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Large anomalous Hall effect in a non-collinear antiferromagnet at room temperature

Abstract

In ferromagnetic conductors, an electric current may induce a transverse voltage drop in zero applied magnetic field: this anomalous Hall effect1 is observed to be proportional to magnetization, and thus is not usually seen in antiferromagnets in zero field2. Recent developments in theory and experiment have provided a framework for understanding the anomalous Hall effect using Berry-phase concepts3, and this perspective has led to predictions that, under certain conditions, a large anomalous Hall effect may appear in spin liquids and antiferromagnets without net spin magnetization4,5,6,7,8. Although such a spontaneous Hall effect has now been observed in a spin liquid state9, a zero-field anomalous Hall effect has hitherto not been reported for antiferromagnets. Here we report empirical evidence for a large anomalous Hall effect in an antiferromagnet that has vanishingly small magnetization. In particular, we find that Mn3Sn, an antiferromagnet that has a non-collinear 120-degree spin order10,11, exhibits a large anomalous Hall conductivity of around 20 per ohm per centimetre at room temperature and more than 100 per ohm per centimetre at low temperatures, reaching the same order of magnitude as in ferromagnetic metals3. Notably, the chiral antiferromagnetic state has a very weak and soft ferromagnetic moment of about 0.002 Bohr magnetons per Mn atom (refs 10, 12), allowing us to switch the sign of the Hall effect with a small magnetic field of around a few hundred oersted. This soft response of the large anomalous Hall effect could be useful for various applications including spintronics—for example, to develop a memory device that produces almost no perturbing stray fields.

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Figure 1: Crystal and magnetic structures of Mn3Sn.
Figure 2: Magnetic field dependence of the AHE in Mn3Sn.
Figure 3: In-plane weak ferromagnetism in Mn3Sn.
Figure 4: Temperature evolution of the zero-field component of the AHE.

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Acknowledgements

We thank M. Ikhlas and A. Nevidomskyy for discussions. This work was partially supported by PRESTO, by the Japan Science and Technology Agency, by Grants-in-Aid for Scientific Research (no. 25707030) and the Program for Advancing Strategic International Networks to Accelerate the Circulation of Talented Researchers (no. R2604), and by Grants-in-Aid for Scientific Research on Innovative Areas (15H05882, 15H05883) from the Japanese Society for the Promotion of Science. The use of the facilities of the Materials Design and Characterization Laboratory at the Institute for Solid State Physics, The University of Tokyo, is acknowledged.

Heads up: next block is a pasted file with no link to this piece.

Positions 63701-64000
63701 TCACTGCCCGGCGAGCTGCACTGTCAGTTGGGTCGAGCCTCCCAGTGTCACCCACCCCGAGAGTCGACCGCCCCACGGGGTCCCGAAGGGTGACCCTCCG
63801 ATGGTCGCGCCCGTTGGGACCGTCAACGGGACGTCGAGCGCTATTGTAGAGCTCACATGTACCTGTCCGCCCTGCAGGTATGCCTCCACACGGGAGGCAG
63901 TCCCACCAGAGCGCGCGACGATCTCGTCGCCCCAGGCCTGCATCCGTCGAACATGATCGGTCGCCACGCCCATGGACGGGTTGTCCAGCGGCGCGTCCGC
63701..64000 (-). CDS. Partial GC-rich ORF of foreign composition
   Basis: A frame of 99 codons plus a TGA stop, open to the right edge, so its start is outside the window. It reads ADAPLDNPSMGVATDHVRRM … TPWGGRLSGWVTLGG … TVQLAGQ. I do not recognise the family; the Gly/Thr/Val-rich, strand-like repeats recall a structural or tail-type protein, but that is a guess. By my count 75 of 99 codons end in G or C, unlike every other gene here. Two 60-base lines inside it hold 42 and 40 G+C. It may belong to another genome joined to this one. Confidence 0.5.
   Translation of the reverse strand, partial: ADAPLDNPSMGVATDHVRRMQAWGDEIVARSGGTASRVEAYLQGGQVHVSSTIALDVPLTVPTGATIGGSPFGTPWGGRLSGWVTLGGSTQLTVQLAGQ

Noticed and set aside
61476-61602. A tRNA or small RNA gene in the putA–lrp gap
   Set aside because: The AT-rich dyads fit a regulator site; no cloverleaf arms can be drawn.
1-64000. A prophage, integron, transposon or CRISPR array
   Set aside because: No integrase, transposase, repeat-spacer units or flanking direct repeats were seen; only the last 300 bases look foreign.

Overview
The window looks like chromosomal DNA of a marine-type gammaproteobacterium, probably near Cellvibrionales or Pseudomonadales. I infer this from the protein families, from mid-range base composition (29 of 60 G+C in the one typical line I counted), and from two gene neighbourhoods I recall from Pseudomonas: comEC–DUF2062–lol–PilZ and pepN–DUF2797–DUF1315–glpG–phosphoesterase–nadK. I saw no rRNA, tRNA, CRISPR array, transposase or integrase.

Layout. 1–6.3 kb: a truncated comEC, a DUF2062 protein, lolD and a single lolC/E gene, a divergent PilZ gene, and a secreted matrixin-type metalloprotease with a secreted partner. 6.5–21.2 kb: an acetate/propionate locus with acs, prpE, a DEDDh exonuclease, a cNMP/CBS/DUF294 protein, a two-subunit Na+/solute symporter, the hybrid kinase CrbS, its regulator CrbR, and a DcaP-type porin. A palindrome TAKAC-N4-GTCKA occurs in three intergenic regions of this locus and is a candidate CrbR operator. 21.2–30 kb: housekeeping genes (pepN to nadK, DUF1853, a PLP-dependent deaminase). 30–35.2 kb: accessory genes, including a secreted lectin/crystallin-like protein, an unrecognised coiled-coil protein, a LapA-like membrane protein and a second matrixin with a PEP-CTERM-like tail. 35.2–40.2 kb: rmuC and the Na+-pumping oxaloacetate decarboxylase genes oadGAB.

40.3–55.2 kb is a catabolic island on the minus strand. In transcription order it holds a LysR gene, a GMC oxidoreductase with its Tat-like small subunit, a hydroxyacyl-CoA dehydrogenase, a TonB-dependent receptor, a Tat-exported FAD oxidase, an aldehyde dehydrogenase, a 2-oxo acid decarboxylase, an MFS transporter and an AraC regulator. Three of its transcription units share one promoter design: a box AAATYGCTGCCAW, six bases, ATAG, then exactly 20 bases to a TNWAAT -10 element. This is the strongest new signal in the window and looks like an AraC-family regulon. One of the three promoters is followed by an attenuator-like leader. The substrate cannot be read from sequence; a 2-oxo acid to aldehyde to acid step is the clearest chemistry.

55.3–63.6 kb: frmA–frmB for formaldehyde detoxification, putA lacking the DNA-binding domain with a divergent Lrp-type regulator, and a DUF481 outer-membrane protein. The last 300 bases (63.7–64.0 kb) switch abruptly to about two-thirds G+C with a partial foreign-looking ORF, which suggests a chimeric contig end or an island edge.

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Contributions

S.N. planned the experimental project, and S.N. and N.K. performed experiments and collected data. S.N., N.K. and T.H. wrote the paper and prepared figures; all authors discussed the results and commented on the manuscript.

Corresponding author

Correspondence to Satoru Nakatsuji.

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The authors declare no competing financial interests.

Extended data figures and tables

Extended Data Figure 1 Normal and inverse triangular spin structures.

ad, Examples of normal (a, b) and inverse (c, d) triangular spin structures. An inverse triangular spin structure has the opposite sign of the vector spin chirality to a normal one. As each Mn moment has the local easy-axis parallel to the direction towards its in-plane nearest-neighbour Sn sites, the case shown in d is realized in Mn3Sn (refs 10, 11, 12).

Extended Data Figure 2 Estimation of the ordinary Hall effect using the c-axis components of the Hall resistivity.

a, b, Temperature dependence of the Hall resistivity divided by B, ρH/B (a), and the susceptibility M/B obtained under a field of 0.1 T along the c axis (b). Measurements were made above T = 50 K, where no spontaneous components were observed. c, Plot of ρH/B versus M/B; here the temperature is an implicit parameter. The solid line indicates a linear fit to equation (1), with defined in Methods.

Extended Data Figure 3 Magnetization dependence of the AF-driven Hall effect.

Figure shows anisotropic isothermal curves of as a function of M at 300 K.

Extended Data Table 1 Hall effect parameters for ferromagnets and antiferromagnets

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Nakatsuji, S., Kiyohara, N. & Higo, T. Large anomalous Hall effect in a non-collinear antiferromagnet at room temperature. Nature 527, 212–215 (2015). https://doi.org/10.1038/nature15723

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